Your gas and electricity won’t be interrupted at any time - even if your supplier goes out of business and you’re transferred to another supplier, the lights and heating will stay on. In the case of switching, most energy suppliers are signed up to the Energy Switch Guarantee, which requires switching for customers to be reliable and hassle-free. With that in mind, any problems involving the interruption of your supply are extremely unlikely.

You can switch energy supplier if you’ve been in debt for fewer than 28 days - the money you owe will be added to your final bill. If you’ve been in debt for longer, you probably won’t be able to switch until you’ve settled that debt (unless the supplier’s billed you incorrectly).

If you’re on a prepayment meter, you can switch as long as the debt to your current supplier isn’t greater than £500.

If you’re moving and you want to take your current deal with you, let your provider know - depending on where you’re moving to, you may be able to take it with you. Otherwise, you’re free to switch away from the supplier in residence at your new property in the normal way.

One thing to remember to do is take a meter reading on the day you move out, and take another one at the new property - this will ensure you’re only paying for what you use. Read more in our guide.

You can compare energy prices by providing your postcode and usage details (starting with the postcode entry box at the top of this page) so we can show you the deals available in your area along with the estimated savings based on your current usage.

In order to switch energy supplier, you’ll need:

  • Your address

  • Your tariff name

Uswitch will collect your usage data and current supplier from your address details.

You don’t necessarily need all that to compare energy deals, but you run the risk of an inaccurate personal projection and savings estimate if you don’t provide as much information as possible at the start of the process.

You can usually switch energy supplier if you’re a renter as long as you pay the energy bills. If the landlord pays the energy bills, you will need to get their permission.

If you want to only see gas deals or electricity deals, you can filter available tariffs on our results table.

When you confirm your switch, you’ll get a confirmation email from your chosen supplier within a day or two to let you know that it’s going ahead. Once it’s completed, which should be within 14 days, you’ll get another onboarding email letting you know that you’re officially getting your energy from your new supplier. Your supply won’t be cut off at any point, so you can sit back and relax.

If you don’t want to switch energy supplier, you still might be able to find a cheap gas and electricity deal with Uswitch. If you haven’t switched energy before it’s likely that you’re on your provider’s standard variable or default tariff, which is typically the most expensive type of plan on offer. You can use Uswitch to compare energy deals from your current provider if you’re happy with the service but want to save on your energy bills.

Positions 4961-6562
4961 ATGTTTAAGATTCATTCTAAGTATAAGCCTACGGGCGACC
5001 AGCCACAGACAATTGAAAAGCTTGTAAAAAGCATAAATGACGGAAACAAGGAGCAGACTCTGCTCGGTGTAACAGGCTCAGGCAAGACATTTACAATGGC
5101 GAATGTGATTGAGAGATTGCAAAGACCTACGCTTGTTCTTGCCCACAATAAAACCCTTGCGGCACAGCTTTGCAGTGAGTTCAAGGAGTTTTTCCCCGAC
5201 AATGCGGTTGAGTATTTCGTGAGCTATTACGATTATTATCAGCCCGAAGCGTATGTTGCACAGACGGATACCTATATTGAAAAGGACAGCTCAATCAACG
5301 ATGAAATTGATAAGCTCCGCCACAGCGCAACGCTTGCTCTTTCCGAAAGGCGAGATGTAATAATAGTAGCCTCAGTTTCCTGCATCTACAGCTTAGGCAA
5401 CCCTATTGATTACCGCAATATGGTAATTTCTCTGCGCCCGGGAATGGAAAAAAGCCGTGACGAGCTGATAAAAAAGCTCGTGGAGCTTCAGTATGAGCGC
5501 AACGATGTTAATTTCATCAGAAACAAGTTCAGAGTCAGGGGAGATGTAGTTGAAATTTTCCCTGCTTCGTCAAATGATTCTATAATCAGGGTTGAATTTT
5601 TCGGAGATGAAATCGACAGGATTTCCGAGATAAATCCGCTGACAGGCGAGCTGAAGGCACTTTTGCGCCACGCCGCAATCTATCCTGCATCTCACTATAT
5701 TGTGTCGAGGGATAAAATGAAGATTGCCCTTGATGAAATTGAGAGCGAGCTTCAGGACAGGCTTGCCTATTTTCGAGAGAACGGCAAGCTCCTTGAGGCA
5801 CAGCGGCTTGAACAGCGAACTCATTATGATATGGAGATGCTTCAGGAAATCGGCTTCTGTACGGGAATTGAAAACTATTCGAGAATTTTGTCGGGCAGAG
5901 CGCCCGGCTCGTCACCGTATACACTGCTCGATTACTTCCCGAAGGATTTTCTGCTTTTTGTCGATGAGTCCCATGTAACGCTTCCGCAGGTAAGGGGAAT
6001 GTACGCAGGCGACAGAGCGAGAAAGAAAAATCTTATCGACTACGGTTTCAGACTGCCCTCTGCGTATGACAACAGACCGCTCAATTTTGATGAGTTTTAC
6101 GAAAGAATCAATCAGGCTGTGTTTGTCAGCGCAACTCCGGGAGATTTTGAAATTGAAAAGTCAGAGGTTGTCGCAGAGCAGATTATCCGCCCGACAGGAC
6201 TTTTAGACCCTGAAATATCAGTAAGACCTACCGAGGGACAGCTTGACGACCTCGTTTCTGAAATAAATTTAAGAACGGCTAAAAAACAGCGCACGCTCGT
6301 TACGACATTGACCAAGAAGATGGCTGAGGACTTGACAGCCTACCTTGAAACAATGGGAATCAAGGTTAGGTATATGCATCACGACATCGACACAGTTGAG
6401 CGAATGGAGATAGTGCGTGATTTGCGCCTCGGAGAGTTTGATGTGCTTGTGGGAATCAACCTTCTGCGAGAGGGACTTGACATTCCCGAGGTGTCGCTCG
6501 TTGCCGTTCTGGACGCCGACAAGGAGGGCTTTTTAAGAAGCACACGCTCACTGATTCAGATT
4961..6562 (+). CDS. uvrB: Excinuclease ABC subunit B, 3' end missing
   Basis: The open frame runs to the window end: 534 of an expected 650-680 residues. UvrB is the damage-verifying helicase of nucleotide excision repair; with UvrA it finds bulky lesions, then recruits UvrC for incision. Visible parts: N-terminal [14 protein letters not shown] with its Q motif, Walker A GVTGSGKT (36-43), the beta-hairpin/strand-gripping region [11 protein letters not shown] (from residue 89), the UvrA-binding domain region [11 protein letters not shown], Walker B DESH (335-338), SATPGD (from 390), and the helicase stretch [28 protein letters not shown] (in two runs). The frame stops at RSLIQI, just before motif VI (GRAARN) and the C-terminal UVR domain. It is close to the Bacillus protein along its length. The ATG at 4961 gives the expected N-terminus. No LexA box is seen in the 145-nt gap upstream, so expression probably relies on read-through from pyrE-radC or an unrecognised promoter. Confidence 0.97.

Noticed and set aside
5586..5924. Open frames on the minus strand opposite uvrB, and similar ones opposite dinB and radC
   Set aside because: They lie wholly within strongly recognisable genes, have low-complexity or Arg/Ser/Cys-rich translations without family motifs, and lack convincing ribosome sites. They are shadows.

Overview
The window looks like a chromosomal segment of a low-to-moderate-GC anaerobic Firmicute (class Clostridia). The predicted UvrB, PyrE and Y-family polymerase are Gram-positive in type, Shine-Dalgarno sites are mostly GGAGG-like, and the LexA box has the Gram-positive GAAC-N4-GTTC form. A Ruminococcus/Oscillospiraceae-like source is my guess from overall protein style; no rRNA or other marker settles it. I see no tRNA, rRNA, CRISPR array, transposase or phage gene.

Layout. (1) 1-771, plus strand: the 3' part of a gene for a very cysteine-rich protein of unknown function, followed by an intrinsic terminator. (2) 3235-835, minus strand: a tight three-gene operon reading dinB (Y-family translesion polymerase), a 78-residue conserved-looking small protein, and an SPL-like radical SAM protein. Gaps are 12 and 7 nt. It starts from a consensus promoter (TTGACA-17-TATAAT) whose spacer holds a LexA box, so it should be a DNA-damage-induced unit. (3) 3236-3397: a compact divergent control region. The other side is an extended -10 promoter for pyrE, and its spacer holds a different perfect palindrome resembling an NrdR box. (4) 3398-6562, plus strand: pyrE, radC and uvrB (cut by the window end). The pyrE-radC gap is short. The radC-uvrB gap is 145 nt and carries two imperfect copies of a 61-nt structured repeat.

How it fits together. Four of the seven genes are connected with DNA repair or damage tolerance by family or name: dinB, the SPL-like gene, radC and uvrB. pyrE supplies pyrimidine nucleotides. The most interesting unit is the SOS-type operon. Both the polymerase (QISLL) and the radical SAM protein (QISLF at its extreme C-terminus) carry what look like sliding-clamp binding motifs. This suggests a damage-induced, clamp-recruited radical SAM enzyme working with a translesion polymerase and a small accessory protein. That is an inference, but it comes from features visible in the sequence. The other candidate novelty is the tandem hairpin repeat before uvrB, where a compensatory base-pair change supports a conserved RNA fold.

Types of energy

A dual fuel tariff is an energy tariff that combines electricity and gas from the same supplier, so you only need one energy tariff. Not only can this work out more cheaply than getting the two fuels from different suppliers, but it also reduces admin on your end because you only have one bill to pay, one number to call if you need customer service and so on.

Green energy has become more accessible in recent years, and most suppliers now offer at least one renewable or green energy plan. We’ll highlight green plans in your energy comparison results, and you can even filter your results to show only green energy plans.

Yes, you can switch energy if you’re on a prepayment meter. Just select ‘Prepayment meter’ when you’re asked how you pay your energy bills. You can tell you’re on a prepayment meter if you pay in advance with a smart card, token or key. You can also choose to switch away from using a prepayment meter by replacing it with a credit meter.

Similarly to the cheapest supplier question, the best type of energy tariff for someone else won’t necessarily be the right one for you. The most important thing to think about is whether you want a dual fuel deal or whether you want single fuel deals from two different suppliers. There will obviously be price considerations to take into account, as well as the reputations and size of different suppliers. Think about what’s most important to you and make your decision based on that.